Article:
When I returned to Canada I met up with my sister one day and noticed that in the year I was away she put on a lot of weight. She tells the story that my enquiry into what happened was not the most sensitive or diplomatic. Being aware of my history in recreation and an avid exerciser she asked my advice in developing a program to help her get back into shape. One day during an instruction session she suggested that I should think about doing this full-time. Bells went off, lights came on, and a few certifications later I arrive at the end of this sentence.

As I began to further educate myself I realised that working as a life coach and a health and fitness consultant was the perfect way of bringing all my education and experience to one single focus.

Today I teach ESL at a language centre, I am a health and fitness consultant, and I am writing again with two pieces published this year.

Now here I am!

If anyone told me this story I would say, “WOW!” But for so many years I could not see the WOW!

The magic of my life seemed to be outside my vision and understanding. (Except my time at UofW. I glimpsed that magic a few times and knew it.) I suppose this would be a good place to mention that I have suffered from Bipolar Mood Disorder since my early 20s but did not get it diagnosed and begin treating it until I was 37. Not sure how much that kept the magic hidden and will not waste time figuring it out.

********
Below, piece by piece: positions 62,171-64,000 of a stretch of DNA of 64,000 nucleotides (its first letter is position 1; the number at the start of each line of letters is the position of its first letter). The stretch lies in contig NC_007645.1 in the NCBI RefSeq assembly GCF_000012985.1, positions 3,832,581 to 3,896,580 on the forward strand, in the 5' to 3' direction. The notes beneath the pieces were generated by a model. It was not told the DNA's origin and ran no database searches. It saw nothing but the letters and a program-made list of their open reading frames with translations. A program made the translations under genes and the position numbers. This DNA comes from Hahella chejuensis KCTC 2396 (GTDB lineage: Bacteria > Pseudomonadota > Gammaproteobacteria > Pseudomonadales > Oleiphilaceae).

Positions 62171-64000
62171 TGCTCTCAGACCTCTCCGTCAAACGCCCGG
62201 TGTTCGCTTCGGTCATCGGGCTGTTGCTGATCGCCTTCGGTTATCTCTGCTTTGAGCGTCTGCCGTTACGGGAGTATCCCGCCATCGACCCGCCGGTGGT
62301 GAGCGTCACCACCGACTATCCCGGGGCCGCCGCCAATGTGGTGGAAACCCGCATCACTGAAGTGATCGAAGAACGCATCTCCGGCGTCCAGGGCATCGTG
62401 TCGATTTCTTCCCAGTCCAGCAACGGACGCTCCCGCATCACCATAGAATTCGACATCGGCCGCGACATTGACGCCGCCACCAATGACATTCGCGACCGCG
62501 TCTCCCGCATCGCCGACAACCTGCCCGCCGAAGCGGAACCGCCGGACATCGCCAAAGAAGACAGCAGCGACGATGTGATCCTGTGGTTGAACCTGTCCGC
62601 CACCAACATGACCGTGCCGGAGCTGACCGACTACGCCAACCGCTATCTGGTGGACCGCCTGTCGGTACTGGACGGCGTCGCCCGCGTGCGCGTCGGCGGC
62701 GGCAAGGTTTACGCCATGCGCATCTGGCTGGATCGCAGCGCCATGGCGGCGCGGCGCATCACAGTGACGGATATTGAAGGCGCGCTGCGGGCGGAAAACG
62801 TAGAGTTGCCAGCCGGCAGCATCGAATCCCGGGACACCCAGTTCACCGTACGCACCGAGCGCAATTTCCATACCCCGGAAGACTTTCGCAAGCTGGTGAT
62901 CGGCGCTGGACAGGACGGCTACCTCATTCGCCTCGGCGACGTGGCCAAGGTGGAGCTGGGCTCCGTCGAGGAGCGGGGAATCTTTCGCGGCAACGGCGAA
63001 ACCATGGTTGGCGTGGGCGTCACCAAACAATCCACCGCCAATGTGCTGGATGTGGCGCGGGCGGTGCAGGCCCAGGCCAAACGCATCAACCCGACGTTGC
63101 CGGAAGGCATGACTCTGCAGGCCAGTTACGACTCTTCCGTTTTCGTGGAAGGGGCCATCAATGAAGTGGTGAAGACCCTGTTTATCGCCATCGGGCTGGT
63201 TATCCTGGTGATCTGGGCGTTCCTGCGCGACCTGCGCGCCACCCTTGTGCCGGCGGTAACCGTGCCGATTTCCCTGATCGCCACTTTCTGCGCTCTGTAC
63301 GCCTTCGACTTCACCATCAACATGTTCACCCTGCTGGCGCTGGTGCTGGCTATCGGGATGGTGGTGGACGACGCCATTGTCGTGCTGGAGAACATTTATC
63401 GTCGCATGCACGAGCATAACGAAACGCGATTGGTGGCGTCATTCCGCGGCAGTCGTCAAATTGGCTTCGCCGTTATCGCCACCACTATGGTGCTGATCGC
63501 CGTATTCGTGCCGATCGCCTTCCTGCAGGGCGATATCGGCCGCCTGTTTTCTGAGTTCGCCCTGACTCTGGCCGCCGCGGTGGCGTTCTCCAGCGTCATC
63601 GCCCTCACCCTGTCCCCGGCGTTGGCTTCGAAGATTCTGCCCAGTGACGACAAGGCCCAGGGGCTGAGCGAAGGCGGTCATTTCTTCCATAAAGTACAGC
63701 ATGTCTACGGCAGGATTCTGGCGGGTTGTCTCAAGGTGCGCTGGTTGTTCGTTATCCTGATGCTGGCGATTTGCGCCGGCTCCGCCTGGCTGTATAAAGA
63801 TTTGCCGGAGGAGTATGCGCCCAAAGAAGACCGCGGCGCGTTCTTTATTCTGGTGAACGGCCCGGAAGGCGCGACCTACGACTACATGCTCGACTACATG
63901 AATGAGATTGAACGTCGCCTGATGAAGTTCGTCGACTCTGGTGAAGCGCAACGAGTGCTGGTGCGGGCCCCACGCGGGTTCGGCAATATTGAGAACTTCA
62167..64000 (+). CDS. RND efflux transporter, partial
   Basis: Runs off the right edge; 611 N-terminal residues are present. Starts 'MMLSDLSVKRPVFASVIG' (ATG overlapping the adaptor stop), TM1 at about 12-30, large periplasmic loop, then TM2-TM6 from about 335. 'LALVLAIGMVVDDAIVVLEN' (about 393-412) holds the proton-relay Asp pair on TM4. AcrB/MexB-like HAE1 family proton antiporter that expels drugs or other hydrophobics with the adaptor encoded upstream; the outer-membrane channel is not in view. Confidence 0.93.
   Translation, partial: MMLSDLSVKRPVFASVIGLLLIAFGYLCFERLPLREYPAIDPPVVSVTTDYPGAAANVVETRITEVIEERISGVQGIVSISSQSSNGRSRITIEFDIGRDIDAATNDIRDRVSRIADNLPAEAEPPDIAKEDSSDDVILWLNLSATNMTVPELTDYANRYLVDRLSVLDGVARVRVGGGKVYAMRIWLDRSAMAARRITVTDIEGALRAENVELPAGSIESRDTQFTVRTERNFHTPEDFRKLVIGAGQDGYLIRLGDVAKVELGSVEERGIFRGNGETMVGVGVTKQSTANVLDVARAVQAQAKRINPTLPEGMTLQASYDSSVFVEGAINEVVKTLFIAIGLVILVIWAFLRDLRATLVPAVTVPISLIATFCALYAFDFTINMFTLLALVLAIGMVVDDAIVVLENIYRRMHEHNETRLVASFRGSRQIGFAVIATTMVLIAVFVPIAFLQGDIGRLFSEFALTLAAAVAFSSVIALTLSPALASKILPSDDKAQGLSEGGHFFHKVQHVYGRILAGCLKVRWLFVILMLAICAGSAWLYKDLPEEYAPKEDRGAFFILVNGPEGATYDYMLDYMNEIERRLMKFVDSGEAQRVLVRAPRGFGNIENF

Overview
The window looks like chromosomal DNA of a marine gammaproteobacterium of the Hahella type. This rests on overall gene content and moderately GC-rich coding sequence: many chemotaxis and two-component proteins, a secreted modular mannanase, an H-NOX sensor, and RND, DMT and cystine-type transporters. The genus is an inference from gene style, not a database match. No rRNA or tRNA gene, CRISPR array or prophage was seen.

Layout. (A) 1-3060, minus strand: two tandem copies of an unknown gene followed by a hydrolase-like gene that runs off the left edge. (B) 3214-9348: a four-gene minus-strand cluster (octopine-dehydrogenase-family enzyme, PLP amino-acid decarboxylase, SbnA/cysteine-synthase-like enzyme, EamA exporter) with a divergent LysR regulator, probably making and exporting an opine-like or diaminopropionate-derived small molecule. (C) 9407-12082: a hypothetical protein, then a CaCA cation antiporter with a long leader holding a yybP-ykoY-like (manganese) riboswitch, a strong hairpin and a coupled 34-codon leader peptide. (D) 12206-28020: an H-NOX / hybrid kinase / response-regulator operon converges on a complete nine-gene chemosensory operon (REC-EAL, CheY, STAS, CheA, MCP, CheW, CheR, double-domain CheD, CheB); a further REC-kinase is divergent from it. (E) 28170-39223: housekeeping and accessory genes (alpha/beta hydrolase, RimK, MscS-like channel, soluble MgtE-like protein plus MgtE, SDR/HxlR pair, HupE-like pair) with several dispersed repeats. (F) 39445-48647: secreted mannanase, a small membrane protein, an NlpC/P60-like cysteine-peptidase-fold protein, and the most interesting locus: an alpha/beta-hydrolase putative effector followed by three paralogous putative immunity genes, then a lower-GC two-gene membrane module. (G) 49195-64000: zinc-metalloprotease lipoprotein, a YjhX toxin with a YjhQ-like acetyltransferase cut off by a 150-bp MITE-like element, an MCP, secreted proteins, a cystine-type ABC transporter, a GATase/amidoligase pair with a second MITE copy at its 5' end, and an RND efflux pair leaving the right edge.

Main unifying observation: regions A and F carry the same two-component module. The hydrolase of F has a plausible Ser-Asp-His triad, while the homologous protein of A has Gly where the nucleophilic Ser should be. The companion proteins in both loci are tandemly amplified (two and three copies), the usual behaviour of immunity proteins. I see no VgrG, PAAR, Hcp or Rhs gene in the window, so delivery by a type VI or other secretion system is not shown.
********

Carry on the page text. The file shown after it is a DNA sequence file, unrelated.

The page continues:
I have also had a lot of magic in my love life. I have had some amazing relationships full of much joy. I have fallen in love. I have had my heart broken and I have broken hearts. And I would not trade any of those experiences. And I have been known to have great sex.

Well if you haven’t figured out what all this has to do with, “Why 20 year olds cannot date 40 year olds.” Let me connect the dots. LIFE!

I don’t think I have life figured out but I have lived some life. And more importantly I have stopped trying to chase that meaning. Now I am just trying to find things that give my life personal meaning.

I would never have been able to say that in my 20's and 30's and there are only a very small minority of people in their 20's and 30's who can understand that. I am not sure if I have met any of them and there is a part of me that thinks they do not exist. The focus of 20's and 30's is very different than 40's. I am sure the focus of my 50's and 60's (knock wood) will be very different than they are now.